Oregon's Ennis, Brooks Say Knicks Emphasizing Triangle at Draft Workouts | Zagsblog
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Thursday / February 29.
  • Oregon’s Ennis, Brooks Say Knicks Emphasizing Triangle at Draft Workouts

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    CAMDEN, N.J. — The Golden State Warriors may be scaring the rest of the NBA with the way they space the floor and snipe from downtown, but the Knicks are still emphasizing the old triangle offense.

    Just ask a couple of former Oregon players who recently worked out for Phil Jackson’s club.

    “The Knicks, oh yeah, they actually went through the triangle probably 45 [minutes] to an hour,” former Oregon and Villanova guard Dylan Ennis said Thursday at the Philadelphia 76ers workout facility. “They did progressions to it, but it’s an offense that works and I picked it up real fast. That’s what they liked about me. That’s what a six-year guard will do, man. You give me an offense, I’ll pick it up real fast.”

    Ennis, a 25-year-old native of Brampton, Ontario and the older brother of Lakers point guard Tyler Ennis, has had nine workouts, including Boston, Toronto, Indiana, Utah, Sacramento, the Clippers and Oklahoma City.

    Meantime, his former Oregon teammate Dillon Brooks worked out for the Knicks this week and said similar things.

    “I worked out for the Knicks, yeah, they said I had a great workout,” Brooks said at the Sixers. “Just hard competitive, a hard worker, got their triangle offense pretty fast. I learned the necessary things to run the offense.”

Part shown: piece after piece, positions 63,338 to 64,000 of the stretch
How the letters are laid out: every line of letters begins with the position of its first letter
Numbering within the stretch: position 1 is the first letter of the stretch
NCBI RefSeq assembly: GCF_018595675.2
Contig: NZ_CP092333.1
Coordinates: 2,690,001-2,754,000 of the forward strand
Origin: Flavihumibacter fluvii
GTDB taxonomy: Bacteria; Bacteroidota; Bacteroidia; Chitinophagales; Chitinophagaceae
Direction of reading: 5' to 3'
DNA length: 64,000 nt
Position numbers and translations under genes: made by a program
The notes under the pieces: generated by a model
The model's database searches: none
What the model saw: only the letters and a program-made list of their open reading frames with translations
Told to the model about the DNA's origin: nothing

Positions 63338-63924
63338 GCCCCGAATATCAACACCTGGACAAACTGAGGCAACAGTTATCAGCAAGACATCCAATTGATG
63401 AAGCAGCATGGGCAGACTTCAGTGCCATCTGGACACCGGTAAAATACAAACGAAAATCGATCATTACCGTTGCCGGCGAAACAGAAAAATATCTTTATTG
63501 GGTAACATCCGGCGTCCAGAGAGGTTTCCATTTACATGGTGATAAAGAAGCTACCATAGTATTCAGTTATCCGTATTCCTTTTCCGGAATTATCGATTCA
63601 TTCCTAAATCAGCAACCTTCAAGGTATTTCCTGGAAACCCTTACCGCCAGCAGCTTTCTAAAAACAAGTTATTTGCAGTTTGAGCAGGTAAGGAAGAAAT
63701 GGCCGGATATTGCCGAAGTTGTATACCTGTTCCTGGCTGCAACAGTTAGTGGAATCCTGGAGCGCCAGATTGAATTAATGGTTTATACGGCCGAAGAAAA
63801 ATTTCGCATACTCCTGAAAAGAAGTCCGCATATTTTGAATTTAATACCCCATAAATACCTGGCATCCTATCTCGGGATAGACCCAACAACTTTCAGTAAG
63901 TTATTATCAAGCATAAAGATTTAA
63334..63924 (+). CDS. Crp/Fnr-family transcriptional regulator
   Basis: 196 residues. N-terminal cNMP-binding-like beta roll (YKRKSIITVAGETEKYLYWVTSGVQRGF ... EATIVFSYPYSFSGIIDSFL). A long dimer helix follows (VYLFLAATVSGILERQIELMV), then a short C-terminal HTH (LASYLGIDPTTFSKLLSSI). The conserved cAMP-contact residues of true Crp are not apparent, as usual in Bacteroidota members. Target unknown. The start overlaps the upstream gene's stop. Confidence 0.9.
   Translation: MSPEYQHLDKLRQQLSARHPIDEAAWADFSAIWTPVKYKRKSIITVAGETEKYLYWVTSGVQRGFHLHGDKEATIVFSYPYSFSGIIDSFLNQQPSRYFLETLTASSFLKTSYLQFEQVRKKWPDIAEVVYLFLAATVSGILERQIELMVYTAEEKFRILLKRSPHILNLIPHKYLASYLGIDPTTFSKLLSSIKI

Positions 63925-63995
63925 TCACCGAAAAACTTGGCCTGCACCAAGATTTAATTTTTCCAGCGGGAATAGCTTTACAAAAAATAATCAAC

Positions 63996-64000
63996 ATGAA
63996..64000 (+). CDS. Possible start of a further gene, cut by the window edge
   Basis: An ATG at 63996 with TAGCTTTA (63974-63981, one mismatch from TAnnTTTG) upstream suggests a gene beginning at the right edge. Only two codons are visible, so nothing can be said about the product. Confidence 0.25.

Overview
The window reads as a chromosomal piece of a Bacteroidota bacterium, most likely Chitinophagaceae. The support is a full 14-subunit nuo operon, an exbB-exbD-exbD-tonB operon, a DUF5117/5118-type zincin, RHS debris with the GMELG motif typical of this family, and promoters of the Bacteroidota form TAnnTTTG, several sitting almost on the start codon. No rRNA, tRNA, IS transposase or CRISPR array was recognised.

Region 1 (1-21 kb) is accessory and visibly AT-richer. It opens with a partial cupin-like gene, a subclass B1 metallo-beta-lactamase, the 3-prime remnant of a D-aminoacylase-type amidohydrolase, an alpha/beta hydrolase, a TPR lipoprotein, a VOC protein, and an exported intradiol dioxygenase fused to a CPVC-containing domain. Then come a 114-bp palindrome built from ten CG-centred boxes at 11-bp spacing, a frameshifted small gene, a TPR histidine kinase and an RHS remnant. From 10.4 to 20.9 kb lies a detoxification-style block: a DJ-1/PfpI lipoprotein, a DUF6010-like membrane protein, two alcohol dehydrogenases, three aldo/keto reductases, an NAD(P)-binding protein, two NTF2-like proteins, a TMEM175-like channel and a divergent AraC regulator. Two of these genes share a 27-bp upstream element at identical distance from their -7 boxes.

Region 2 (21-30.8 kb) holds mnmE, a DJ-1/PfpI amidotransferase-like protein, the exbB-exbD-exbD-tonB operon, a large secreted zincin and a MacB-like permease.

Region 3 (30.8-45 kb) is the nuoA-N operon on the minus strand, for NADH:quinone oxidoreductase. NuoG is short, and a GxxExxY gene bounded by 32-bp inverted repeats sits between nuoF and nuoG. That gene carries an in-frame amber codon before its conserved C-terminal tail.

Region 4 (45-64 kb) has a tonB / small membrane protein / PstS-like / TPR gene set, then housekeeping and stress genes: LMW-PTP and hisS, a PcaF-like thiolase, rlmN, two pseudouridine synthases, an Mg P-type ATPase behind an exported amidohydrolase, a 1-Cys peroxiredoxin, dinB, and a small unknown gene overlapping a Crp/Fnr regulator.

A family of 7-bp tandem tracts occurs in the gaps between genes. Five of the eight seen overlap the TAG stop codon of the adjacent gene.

The 6-7 Brooks said Jackson and coach Jeff Hornacek were among those supervising the workout. DraftExpress.com currently projects the Knicks taking Brooks, who helped lead Oregon to the Final Four, at No. 44.

    “They practice specific things towards the triangle,” Brooks said. “They make you learn just in case you get drafted to the Knicks.”

    Kentucky coach John Calipari was asked about the triangle offense in reference to shooting guard Malik Monk, who is projected at No. 8 to the Knicks and worked out for them this week. He has the Sixers later Thursday.

    “Well, there have been some Hall of Famers play in the triangle, so I’m not sure that’s the case,” he said when asked if it the triangle hurts in terms of recruiting players. “I think it gets overplayed, some of it, how it’s hurting or helping.”



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    Adam Zagoria is a Basketball Insider who covers basketball at all levels. A contributor to The New York Times and SportsNet New York (SNY), he is also the author of two books and is an award-winning journalist and filmmaker. His articles have appeared in ESPN The Magazine, SLAM, Sheridan Hoops, Basketball Times and in newspapers nationwide. He also won an Emmy award for his work on the SNY mini-documentary on Syracuse guard Tyus Battle. A veteran Ultimate Frisbee player, he has competed in numerous National and World Championships and, perhaps more importantly, his teams won the Westchester Summer League (WSL) championships in 2011 and 2013. He lives in Manhattan with his wife and children.

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